- August 12, 2020
- Posted in NEWS
A Japanese ship that ran aground on a reef off Mauritius two weeks ago has now stopped leaking oil into the Indian Ocean but the island nation must still prepare for “a worst case scenario”, Prime Minister Pravind Jugnauth said late on Monday.
Conservationists said they were starting to find dead fish as well as sea-birds covered in oil, increasing fears of an ecological catastrophe despite a massive local clean-up operation that includes making floating booms from leaves and human hair.
Jugnauth said the leak from a damaged oil tank on board the stricken vessel, the MV Wakashio, had stopped but that it still had 2 000 tonnes of oil in two other, undamaged tanks.
“The salvage team has observed several cracks in the ship hull, which means that we are facing a very serious situation,” Jugnauth said in a televised speech, parts of which were made available to Reuters by his office.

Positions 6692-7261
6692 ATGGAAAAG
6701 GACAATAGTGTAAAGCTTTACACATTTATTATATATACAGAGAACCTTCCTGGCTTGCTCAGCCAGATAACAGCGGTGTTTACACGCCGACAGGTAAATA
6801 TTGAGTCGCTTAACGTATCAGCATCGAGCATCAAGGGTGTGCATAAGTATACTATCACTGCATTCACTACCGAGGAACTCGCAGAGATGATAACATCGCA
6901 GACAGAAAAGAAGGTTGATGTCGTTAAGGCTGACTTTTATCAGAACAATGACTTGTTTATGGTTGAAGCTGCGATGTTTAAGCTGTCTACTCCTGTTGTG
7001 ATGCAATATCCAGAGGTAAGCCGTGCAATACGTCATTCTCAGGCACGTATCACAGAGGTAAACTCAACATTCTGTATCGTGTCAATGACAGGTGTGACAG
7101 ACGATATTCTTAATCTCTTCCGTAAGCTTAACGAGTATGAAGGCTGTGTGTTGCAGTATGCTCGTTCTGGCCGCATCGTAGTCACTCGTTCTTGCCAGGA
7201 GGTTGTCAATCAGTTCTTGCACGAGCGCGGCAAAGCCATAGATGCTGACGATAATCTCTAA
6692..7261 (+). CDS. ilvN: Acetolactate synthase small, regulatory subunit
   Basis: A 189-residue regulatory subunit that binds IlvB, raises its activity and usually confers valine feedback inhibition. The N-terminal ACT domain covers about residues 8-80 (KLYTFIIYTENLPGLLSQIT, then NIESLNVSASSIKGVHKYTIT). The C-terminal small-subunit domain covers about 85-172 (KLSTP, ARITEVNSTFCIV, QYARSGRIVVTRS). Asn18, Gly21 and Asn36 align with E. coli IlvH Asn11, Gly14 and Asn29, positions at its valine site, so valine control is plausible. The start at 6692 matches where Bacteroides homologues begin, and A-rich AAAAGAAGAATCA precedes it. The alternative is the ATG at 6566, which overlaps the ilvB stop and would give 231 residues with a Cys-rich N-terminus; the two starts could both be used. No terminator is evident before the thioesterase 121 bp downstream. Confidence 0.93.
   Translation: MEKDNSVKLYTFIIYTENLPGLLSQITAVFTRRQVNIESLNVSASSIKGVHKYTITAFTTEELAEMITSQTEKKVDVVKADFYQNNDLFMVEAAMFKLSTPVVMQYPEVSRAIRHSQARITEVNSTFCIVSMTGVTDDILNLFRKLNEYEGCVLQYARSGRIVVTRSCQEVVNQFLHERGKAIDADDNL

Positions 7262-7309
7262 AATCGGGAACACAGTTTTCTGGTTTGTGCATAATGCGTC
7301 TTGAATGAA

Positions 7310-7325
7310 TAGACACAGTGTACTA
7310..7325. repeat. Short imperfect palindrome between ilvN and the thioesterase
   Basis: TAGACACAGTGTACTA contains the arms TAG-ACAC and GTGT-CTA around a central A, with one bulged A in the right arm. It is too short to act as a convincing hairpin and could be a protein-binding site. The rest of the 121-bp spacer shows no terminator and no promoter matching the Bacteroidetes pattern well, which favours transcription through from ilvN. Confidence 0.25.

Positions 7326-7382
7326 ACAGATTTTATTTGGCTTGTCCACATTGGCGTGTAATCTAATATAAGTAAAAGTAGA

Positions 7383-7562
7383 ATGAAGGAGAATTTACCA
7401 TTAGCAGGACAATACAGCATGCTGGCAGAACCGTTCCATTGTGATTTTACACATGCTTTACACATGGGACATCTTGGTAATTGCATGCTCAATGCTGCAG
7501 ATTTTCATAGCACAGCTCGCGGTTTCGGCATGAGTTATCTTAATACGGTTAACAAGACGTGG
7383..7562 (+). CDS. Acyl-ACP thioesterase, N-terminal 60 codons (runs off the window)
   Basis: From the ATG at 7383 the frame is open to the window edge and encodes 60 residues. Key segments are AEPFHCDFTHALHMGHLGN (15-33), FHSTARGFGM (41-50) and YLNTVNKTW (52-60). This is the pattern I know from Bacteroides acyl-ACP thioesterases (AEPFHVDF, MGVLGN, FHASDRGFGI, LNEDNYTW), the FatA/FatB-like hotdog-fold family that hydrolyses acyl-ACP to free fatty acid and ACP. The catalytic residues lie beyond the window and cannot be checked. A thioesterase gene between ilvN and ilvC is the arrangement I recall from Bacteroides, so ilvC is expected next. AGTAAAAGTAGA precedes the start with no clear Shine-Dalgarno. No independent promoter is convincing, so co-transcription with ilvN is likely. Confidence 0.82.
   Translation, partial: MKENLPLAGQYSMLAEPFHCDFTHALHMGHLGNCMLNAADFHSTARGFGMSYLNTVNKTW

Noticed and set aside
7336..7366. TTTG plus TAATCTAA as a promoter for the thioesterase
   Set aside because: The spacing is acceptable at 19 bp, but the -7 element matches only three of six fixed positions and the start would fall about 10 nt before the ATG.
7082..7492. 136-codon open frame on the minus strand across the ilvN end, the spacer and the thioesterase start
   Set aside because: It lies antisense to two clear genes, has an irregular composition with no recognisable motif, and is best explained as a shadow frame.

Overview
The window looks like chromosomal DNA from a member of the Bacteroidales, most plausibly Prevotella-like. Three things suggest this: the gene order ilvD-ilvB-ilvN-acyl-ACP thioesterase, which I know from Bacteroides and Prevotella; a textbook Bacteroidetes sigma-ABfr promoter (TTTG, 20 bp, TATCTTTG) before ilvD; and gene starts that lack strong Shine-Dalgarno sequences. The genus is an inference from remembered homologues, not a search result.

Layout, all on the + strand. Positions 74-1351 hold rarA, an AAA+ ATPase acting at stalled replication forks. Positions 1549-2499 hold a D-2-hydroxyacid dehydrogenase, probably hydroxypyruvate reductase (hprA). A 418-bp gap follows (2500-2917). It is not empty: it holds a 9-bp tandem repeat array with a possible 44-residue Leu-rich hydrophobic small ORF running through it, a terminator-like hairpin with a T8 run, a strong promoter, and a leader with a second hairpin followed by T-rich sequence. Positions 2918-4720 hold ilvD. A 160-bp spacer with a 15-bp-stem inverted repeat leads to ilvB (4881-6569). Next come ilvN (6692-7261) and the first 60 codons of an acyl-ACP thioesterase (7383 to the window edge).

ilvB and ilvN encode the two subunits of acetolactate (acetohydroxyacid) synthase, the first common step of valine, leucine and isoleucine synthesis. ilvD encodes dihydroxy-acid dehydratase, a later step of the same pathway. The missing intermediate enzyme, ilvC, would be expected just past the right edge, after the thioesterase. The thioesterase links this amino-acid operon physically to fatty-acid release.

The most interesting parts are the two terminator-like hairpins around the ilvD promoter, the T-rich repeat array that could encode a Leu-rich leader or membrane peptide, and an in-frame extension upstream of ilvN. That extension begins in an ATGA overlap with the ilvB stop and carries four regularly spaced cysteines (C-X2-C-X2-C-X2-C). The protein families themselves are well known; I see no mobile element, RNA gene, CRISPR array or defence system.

“We should prepare for a worst case scenario. It is clear that at some point the ship will fall apart.”
Mauritius has declared a state of emergency and former colonial ruler France has sent aid in what environmental group Greenpeace said could be a major ecological crisis. Japan has also sent help. Tourism is a major contributor to the Mauritius economy, generating 63 billion rupees (US$1.6 billion) last year. — Reuters.